Cross Stitch Before Dying by Amanda Lee

Cross Stitch Before Dying by Amanda Lee

“[A] cozy, promising mystery series…a fast, pleasant read with prose full of pop culture references and, of course, sharp needlework puns.” —Publishers Weekly
“[A] fast-paced, intriguing who-done-it that will delight fans of the cozy mystery genre.” —Fresh Fiction

Chapter One

I was maneuvering my red Jeep down Main Street when I saw some sort of commotion up ahead. Angus, my Irish wolfhound, was in the back seat. We were on our way to the Seven-Year Stitch, my embroidery specialty shop, located in the Tallulah Falls town square.

I braked, squinted, and craned my neck; but all I could really see were the cars in front of me and the flashing lights of two police cars and an ambulance.

“Must be a car accident,” I murmured to Angus.

As I debated trying to get out of the traffic so I could turn around and go another route to my shop, someone on the street to my left screamed. I looked in the screamer’s direction just in time to see a man dressed all in black shove past her. He was brandishing a handgun. The gunman hesitated, looked behind him, and then sprinted off again.

I, too, was anxious to see who was chasing him so I trained my gaze at the sidewalk and didn’t watch to see where the man with the gun went. My heart dropped when I saw that the criminal was being pursued by Detective Ted Nash…my Ted. I closed my eyes briefly and said a silent prayer.

What could I do? How could I help? I couldn’t just sit there.

I whipped my head around in time to see the gunman and Ted disappear around the corner. I desperately wanted to do something…anything. But if I distracted Ted and he was harmed because of my actions, I’d never forgive myself. As hard as it was, it was better for me to wait. Wait and pray….

Suddenly, I heard the shots. They sounded no louder than firecrackers being discharged. Bam! Bam! Bam! Then silence.

Angus whimpered, aware that I was falling to pieces. He leaned over and licked tears from my right cheek.

I needed to get out of this traffic…. I had to park somewhere and see about Ted. The crowd had grown on the street, and, in addition to a couple of uniformed police officers, I thought I caught a glimpse of Manu Singh, Chief of Police. I knew he’d help Ted, but that reassurance did nothing to dispel my need to get to Ted and make sure he was all right.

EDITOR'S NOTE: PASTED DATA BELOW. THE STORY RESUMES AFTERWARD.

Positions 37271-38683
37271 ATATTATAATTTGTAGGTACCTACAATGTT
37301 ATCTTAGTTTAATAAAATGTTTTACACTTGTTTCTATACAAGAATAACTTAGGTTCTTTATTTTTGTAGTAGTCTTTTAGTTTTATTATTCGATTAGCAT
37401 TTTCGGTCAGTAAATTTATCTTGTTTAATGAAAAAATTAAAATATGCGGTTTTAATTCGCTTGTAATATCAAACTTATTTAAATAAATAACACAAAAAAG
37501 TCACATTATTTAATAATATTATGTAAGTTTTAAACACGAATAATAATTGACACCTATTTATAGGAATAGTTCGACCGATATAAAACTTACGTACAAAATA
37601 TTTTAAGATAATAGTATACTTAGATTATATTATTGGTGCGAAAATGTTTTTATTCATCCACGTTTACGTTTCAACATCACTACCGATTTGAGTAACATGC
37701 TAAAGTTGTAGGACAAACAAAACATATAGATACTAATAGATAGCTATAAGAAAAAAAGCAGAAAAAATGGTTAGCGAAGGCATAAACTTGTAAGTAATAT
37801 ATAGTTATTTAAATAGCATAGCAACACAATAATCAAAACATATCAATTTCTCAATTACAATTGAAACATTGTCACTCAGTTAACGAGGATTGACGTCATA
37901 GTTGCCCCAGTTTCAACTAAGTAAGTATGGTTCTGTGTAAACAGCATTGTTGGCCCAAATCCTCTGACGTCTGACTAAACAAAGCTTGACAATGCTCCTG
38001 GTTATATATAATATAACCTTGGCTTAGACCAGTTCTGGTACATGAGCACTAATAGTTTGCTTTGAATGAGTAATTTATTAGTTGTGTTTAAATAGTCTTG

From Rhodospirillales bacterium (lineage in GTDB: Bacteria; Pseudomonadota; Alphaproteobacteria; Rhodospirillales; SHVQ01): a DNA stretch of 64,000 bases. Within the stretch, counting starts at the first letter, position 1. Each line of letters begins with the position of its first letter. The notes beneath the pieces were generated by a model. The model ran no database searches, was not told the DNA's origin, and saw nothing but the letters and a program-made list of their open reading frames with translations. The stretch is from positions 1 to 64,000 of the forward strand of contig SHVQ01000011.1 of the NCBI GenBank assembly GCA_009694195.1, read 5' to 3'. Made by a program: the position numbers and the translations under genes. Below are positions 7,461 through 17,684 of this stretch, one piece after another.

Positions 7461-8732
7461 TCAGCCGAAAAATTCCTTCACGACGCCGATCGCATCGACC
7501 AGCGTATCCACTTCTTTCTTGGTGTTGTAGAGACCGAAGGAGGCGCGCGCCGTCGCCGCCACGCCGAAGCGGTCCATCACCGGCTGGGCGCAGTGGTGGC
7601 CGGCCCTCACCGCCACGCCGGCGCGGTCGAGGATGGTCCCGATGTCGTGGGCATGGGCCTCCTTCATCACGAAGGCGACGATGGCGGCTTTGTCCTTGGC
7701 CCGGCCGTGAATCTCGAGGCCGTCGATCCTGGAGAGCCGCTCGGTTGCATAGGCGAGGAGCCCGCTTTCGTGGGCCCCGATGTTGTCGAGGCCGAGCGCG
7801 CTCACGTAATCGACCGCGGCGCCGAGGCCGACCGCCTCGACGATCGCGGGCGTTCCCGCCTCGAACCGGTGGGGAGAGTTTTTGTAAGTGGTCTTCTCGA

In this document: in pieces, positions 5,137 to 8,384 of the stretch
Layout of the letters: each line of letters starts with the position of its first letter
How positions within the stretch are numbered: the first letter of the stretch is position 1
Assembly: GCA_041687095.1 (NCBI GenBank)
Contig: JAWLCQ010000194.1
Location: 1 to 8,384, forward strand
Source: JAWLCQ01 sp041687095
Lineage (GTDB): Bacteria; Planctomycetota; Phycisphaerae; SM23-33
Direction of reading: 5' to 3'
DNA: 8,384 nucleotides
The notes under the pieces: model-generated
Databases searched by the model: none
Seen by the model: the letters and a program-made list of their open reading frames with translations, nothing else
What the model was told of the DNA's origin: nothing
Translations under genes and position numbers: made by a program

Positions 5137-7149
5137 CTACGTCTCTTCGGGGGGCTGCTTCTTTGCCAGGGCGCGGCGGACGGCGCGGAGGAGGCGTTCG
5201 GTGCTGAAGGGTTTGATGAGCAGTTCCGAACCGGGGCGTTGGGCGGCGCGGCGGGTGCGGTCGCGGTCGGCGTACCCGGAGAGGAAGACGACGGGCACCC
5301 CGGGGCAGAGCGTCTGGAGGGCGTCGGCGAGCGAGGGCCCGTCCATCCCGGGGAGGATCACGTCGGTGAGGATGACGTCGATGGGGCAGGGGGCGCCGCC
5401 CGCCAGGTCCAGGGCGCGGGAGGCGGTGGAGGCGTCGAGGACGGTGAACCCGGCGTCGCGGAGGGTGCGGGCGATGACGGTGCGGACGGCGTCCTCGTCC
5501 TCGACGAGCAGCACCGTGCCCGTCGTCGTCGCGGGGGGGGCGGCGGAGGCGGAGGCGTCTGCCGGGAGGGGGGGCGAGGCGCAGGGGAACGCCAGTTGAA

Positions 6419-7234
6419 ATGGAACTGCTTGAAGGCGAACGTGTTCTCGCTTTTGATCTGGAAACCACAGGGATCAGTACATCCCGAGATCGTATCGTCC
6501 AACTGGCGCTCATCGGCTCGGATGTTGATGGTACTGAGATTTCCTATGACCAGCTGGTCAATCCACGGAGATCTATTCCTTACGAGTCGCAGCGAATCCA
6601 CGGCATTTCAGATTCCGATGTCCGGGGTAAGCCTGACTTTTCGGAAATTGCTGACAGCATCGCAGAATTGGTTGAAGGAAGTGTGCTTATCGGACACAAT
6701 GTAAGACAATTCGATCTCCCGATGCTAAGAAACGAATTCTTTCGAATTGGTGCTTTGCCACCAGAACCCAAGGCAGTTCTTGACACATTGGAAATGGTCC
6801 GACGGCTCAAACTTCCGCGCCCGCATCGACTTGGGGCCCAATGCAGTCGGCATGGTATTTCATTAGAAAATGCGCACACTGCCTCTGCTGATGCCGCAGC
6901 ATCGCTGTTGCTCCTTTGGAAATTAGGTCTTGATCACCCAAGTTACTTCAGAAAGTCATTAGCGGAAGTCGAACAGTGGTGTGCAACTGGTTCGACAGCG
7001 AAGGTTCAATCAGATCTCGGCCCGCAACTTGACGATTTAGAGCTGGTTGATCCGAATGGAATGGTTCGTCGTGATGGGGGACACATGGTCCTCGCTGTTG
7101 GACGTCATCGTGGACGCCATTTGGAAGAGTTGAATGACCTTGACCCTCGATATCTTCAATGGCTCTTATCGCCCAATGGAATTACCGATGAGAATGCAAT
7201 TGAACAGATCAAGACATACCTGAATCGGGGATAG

I ignored the blaring of the car horns behind me as I edged out of the traffic and pulled onto a side street. There I parked, cracked the windows for Angus, promised him I’d be right back, locked the Jeep, and ran across the street.

“Let me through!” I shouted as I fought my way through the crowd. “Let me through!”

Someone had the audacity to stop me in my tracks. He was tall and strong, and I glared up at him. When I saw that it was Ted, I melted into his arms and sobbed.

“It’s all right, babe.” He ran his hands over my back tenderly. “It’s all right.”

* * *

I’d assured Ted I was fine once I’d seen that he was okay, and I came on to work. He’d wanted to drive me, but he had more pressing matters to attend to. He needed to go back to the station with Manu and question their suspect. Fortunately, no one had been hurt when the man had fired off his weapon—he was, thankfully, a lousy shot.

Now I tossed the bright yellow tennis ball from my spot on the sofa in the sit-and-stitch square into the merchandise area of the shop. It was a chilly, windy, cloudy day on the Oregon coast, and I hoped our morning of playing fetch would calm my jagged nerves and sufficiently tire Angus out. I wanted him to nap for a while so I could get some work done. I’d received a delivery late yesterday afternoon, and I hadn’t even had time to open the box yet.

At a little over a year old, Angus was still a puppy. He loved to romp and play. He returned and dropped the soggy ball at my feet, and I tossed it again. This time it landed near Jill, and Angus nearly knocked her down as he retrieved it.

“Look out, Jill!” I called. Of course, she couldn’t have moved out of his way anyhow. Jill was a mannequin.

The name of my embroidery shop was the Seven-Year Stitch, and the mannequin resembled Marilyn Monroe, who had starred in the movie The Seven-Year Itch. So all day, day in and day out, Jill stood near the cash register silently greeting patrons to the store. She sometimes modeled some of my embroidery projects. For instance, today she wore a white, button-down oxford shirt with a cluster of crewel embroidery flowers on the left shoulder. Combining the shirt with her jean shorts, she looked fetching as she embraced springtime.

Many of my other embroidery projects adorned the walls—either framed or in embroidery hoops—and I had candlewick embroidered pillows on the sofa. Dolls dressed in clothing I’d embroidered stood on shelves throughout the store. I was not above putting embroidered bandanas around Angus’s neck, but I didn’t do it often since he didn’t particularly go in for fancy accessories.

My cell phone rang. It was Mom. Mom, by the way, was the acclaimed Hollywood costume designer Beverly Singer. She lived in San Francisco…which was also where I’d lived until about nine months ago when I gave up a career in accounting to come to Tallulah Falls and open an embroidery shop. Mom probably thought I’d lost my mind at the time. But if she did, she never said so. She was awfully supportive.

“Hi, Mom,” I said. “What’s up?”

“I just got exciting news,” she said. “Henry Beaumont has asked me to design and oversee costuming for a huge, lavish production about the life of early Bollywood star Sonam Zakaria.”

“Congratulations! That’s terrific. Tell me all about this guy Sonam and why Mr. Beaumont is making a movie about his life.”

“Sonam was a she, darling, and she was larger than life. The only American star I can think of to even remotely compare her to off the top of my head would be Elizabeth Taylor,” Mom said. “Anyway, this job is going to be quite an undertaking. And since the studio has given me an extremely generous budget, I’d like to hire you and a few of your most trusted stitchers to help me out.”